Understand When You Need To Weld
If you are reading this, the chances are high that you need to perform car panel repair. While this might seem like a straightforward task, you might be better served to take your car to be serviced by professionals if it is a larger area that needs repairing. Nonetheless, it will be up to you to determine if you are up to the task or not.
You Will Need More Than A Welder
Welding generally involves more equipment than the actual welder itself. Therefore, you will need to consider the following.
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Car panels can be tricky beasts to weld correctly and generally require the use of different tools to get it perfect. Some of these include:
- Angle grinder: An angle grinder is a must for any kind of welding as it can help you cut large bits of metal and clear up the final weld to make it look smoother.
- Snips: Some car panel repairs require small pieces of metal as a patch. Snips are a brilliant bit of kit that will make your life easier in more ways than one.
- Welding clamps: Things move around, which is annoying and potentially dangerous. Locking welding clamps will become your best friend during this process.
- Body hammers: These are great for banging out dings and dents and getting your sheet metal to line up with everything else, (especially if the damage is the result of an accident).
- Sheet metal gauge: You will need a gauge to match up your metals and ensure that you can set your machine up correctly.
Because welding can be dangerous when things go wrong, safety should be your number one priority. Some safety gear you should acquire before starting includes:
- Welding helmet
- Safety boots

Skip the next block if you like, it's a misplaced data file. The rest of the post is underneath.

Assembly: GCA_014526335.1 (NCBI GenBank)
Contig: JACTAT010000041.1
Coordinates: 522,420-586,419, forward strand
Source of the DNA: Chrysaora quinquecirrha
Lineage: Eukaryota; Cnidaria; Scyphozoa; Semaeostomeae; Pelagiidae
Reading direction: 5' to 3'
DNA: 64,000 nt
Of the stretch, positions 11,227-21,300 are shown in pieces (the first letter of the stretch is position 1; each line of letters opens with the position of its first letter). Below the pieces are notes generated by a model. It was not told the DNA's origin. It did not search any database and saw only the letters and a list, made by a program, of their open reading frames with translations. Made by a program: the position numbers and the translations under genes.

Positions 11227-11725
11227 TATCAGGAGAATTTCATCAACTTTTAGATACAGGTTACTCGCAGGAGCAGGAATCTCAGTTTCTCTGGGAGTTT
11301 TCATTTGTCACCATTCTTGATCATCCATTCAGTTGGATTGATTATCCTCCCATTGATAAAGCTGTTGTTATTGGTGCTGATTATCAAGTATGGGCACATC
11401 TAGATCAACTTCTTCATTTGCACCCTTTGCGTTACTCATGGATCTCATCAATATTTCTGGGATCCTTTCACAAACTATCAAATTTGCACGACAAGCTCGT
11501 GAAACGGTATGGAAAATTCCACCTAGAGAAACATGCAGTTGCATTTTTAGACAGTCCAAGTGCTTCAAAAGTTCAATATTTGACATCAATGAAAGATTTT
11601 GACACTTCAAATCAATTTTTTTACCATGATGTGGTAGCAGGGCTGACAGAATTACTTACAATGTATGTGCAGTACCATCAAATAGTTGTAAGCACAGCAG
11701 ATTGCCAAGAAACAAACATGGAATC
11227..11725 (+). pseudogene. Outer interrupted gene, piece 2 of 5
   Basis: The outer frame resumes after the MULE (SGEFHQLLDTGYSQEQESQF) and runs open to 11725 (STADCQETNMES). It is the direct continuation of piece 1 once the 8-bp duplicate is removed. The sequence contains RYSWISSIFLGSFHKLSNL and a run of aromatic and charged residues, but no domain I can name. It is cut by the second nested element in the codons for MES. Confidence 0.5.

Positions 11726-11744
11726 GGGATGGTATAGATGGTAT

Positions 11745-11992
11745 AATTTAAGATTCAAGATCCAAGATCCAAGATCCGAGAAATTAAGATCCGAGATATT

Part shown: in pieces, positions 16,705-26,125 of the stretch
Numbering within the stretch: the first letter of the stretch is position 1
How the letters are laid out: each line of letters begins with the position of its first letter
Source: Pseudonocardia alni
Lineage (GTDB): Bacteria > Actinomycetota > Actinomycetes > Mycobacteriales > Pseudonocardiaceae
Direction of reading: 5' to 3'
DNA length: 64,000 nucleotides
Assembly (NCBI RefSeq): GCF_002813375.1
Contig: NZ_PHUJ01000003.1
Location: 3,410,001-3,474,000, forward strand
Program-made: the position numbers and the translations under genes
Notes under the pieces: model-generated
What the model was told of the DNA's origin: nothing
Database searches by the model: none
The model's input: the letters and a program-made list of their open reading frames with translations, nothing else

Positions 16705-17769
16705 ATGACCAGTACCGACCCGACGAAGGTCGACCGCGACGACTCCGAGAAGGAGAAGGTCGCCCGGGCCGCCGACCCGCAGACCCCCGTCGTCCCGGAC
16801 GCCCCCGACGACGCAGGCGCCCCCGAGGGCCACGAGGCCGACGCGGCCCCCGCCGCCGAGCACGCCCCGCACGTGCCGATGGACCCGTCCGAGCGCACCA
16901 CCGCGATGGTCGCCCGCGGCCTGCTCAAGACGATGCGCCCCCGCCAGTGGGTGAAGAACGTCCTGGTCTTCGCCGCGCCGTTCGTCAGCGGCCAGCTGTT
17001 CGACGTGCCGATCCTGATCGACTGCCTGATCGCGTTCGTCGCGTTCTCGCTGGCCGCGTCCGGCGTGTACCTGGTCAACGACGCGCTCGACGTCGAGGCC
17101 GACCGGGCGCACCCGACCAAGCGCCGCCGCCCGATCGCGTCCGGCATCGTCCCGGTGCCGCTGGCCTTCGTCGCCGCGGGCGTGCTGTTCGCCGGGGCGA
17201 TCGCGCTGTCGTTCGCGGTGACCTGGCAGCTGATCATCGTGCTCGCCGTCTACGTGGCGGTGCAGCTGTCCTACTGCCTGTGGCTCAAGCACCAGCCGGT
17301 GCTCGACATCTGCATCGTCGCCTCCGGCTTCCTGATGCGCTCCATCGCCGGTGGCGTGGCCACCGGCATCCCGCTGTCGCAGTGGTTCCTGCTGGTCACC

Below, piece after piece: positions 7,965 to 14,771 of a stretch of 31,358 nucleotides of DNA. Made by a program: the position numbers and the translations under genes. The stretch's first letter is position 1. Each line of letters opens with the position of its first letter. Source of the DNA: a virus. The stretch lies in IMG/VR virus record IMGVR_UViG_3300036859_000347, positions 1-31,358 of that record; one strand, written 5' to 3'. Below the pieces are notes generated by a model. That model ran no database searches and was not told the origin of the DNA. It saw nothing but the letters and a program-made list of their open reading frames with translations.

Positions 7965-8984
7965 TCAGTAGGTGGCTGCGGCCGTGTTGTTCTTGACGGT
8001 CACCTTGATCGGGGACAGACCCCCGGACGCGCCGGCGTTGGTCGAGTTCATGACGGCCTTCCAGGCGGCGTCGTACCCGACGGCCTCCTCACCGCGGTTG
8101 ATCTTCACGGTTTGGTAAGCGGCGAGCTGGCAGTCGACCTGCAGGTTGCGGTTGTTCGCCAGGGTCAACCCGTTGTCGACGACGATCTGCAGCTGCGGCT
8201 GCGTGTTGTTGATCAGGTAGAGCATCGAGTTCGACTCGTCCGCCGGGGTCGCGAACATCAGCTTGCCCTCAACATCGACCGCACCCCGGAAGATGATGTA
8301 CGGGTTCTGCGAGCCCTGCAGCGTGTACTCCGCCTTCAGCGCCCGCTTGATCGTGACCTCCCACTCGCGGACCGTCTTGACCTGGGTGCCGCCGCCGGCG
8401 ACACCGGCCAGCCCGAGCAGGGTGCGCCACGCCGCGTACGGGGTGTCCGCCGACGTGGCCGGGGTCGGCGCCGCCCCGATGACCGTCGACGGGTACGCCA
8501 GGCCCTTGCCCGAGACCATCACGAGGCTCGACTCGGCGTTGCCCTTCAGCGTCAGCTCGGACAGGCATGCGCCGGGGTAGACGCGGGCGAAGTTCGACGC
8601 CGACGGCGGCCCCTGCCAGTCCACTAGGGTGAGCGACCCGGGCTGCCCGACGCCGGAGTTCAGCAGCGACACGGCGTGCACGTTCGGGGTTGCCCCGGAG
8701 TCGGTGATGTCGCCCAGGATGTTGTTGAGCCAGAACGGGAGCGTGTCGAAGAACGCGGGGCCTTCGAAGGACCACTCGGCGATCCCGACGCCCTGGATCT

- Welding gloves
Prepare The Surfaces For Welding
In order to achieve a good-looking and long-lasting weld, your surface must be clean and free of debris. This means stripping the paint and removing any rust spots that could cause issues. If you are only repairing a small patch, you can simply clean that area, while in other cases, you may have to strip the entire panel to get it ready.
Always Reference The Charts
When the wrong settings are used, it's possible to blow right through car panels because they're usually very thin. A machine without an automatic setting feature will require that you refer to your charts. However, this is no big deal as it is good practice to get into this habit in the first place.
For the uninitiated, welding car panels can be tricky, but you should be fine if you have the right tools and know what process to use. Always remember to wear safety gear, and don't be afraid to reference charts and manuals to ensure things go smoothly.
Howdy! I’m John Robinson from Levittown, New York. I am a mechanical engineer for 15 years and already had an established car repair company. I developed a personal relationship with cars since I was a kid. I always love the sounds and smell emitted by a car or truck and even at construction machinery. Since then I have been married but my love for cars only grew.